Tropical Storm Dorian
LOCATED
30 MI SE OF ST. LUCIA
WINDS
50 MPH
PRESSURE
1005 MB
MOVING
WNW AT 13 MPH
From the National Hurricane Center at 500 AM AST Tue Aug 27 , 2019
DORIAN MOVING THROUGH THE WINDWARD ISLANDS WITH TROPICAL STORM FORCE WINDS, NEW WATCHES AND WARNINGS ISSUED FOR PUERTO RICO AND THE DOMINICAN REPUBLIC,
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DISCUSSION

1. Dorian is expected to bring tropical storm conditions to portions of the Lesser Antilles during the next several hours, where tropical storm watches and warnings are in effect. Rainfall of 3 to 6 inches is expected from Martinique to St. Vincent with isolated totals as high as 10 inches possible.

2. Tropical storm conditions are expected and hurricane conditions are possible in Puerto Rico on Wednesday, where a tropical storm warning and hurricane watch have been issued. Rainfall of 2 to 4 inches with maximum totals of 6 inches are possible across Puerto Rico and St. Croix.

3. Hurricane and Tropical Storm Watches have been issued for portions of the Dominican Republic.

4. While uncertainty remains high, wind and rain impacts are possible in the Bahamas and Florida later this week and this weekend. Residents in these areas should monitor the progress of Dorian and ensure that they have their hurricane plan in place.

1. Dorian is expected to bring tropical storm conditions to portions of the Lesser Antilles during the next several hours, where tropical storm watches and warnings are in effect. Rainfall of 3 to 6 inches is expected from Martinique to St. Vincent with isolated totals as high as 10 inches possible.

2. Tropical storm conditions are expected and hurricane conditions are possible in Puerto Rico on Wednesday, where a tropical storm warning and hurricane watch have been issued. Rainfall of 2 to 4 inches with maximum totals of 6 inches are possible across Puerto Rico and St. Croix.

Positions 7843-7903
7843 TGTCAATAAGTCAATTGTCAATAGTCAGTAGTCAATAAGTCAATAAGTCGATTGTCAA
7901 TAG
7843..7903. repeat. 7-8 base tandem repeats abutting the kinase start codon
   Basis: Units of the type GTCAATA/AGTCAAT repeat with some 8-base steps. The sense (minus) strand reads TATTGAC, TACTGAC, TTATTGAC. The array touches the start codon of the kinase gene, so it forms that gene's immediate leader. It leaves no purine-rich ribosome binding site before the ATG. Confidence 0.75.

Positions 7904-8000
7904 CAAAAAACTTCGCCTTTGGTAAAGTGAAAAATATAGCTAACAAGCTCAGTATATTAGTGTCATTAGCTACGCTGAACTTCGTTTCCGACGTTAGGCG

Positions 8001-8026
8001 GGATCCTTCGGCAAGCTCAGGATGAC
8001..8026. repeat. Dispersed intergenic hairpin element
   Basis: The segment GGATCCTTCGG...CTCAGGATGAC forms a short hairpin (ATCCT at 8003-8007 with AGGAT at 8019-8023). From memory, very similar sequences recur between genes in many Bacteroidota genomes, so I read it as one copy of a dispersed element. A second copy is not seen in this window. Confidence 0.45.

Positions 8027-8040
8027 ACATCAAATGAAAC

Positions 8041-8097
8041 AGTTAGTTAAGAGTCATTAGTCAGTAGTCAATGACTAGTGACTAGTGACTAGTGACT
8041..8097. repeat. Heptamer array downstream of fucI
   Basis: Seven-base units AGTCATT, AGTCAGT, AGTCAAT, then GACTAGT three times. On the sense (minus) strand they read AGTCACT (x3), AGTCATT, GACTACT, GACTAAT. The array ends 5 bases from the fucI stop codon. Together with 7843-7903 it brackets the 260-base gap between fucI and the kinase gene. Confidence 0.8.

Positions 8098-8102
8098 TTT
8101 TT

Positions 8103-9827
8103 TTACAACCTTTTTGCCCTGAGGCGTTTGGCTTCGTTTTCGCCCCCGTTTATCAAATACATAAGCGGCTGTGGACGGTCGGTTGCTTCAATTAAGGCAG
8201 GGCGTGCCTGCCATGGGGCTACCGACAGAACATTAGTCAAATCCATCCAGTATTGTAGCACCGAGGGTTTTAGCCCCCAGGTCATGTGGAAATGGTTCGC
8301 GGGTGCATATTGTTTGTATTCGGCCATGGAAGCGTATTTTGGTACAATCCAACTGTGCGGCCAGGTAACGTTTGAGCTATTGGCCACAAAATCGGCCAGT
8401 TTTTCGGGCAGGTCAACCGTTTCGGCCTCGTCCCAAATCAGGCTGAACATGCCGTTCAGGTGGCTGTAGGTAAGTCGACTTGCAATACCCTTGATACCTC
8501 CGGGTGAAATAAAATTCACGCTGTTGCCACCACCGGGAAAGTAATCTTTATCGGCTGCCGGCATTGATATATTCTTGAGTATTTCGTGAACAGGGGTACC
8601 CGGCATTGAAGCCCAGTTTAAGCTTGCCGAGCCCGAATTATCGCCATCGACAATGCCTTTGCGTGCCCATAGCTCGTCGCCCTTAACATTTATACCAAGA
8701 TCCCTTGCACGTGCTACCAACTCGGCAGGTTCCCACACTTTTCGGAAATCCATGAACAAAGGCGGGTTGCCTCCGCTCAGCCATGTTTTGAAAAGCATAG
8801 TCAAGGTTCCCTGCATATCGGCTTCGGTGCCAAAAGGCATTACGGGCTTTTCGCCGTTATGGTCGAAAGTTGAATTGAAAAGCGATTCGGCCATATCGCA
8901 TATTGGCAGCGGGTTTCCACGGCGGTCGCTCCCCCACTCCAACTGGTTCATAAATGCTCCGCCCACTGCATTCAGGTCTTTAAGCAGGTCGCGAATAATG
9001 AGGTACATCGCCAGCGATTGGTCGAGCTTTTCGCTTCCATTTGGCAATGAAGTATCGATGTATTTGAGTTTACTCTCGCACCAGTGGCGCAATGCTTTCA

3. Hurricane and Tropical Storm Watches have been issued for portions of the Dominican Republic.

4. While uncertainty remains high, wind and rain impacts are possible in the Bahamas and Florida later this week and this weekend. Residents in these areas should monitor the progress of Dorian and ensure that they have their hurricane plan in place.

WHAT'S NEW:

A Tropical Storm Warning and Hurricane Watch has been issued for Puerto Rico. The government of the Dominican Republic has issued a Hurricane Watch from Isla Saona to Samana. The government of the Dominican Republic has also issued a Tropical Storm Watch on the south coast of the island from Isla Saona to Punta Palenque and on the north coast from Samana to Puerto Plata.

SUMMARY OF ALERTS:

A Hurricane Watch is in effect for...
- Puerto Rico
- Dominican Republic from Isla Saona to Samana

A Tropical Storm Warning is in effect for...
- Martinique
- St. Lucia
- St. Vincent and the Grenadines
- Puerto Rico

A Tropical Storm Watch is in effect for...
- Dominica
- Grenada and its dependencies
- Saba and St. Eustatius
- Dominican Republic from Isla Saona to Punta Palenque
- Dominican Republic from Samana to Puerto Plata

A Hurricane Watch means that hurricane conditions are possible within the watch area.

A watch is typically issued 48 hours before the anticipated first occurrence of tropicalstormforce winds, conditions that make outside preparations difficult or dangerous.

A Tropical Storm Warning means that tropical storm conditions are expected somewhere within the warning area within 36 hours.

A Tropical Storm Watch means that tropical storm conditions are possible within the watch area, generally within 48 hours. Interests in the Virgin Islands should monitor the progress of Dorian. For storm information specific to your area in the United States, including possible inland watches and warnings, please monitor products issued by your local National Weather Service forecast office. For storm information specific to your area outside of the United States, please monitor products issued by your national meteorological service.

WHAT'S NEW: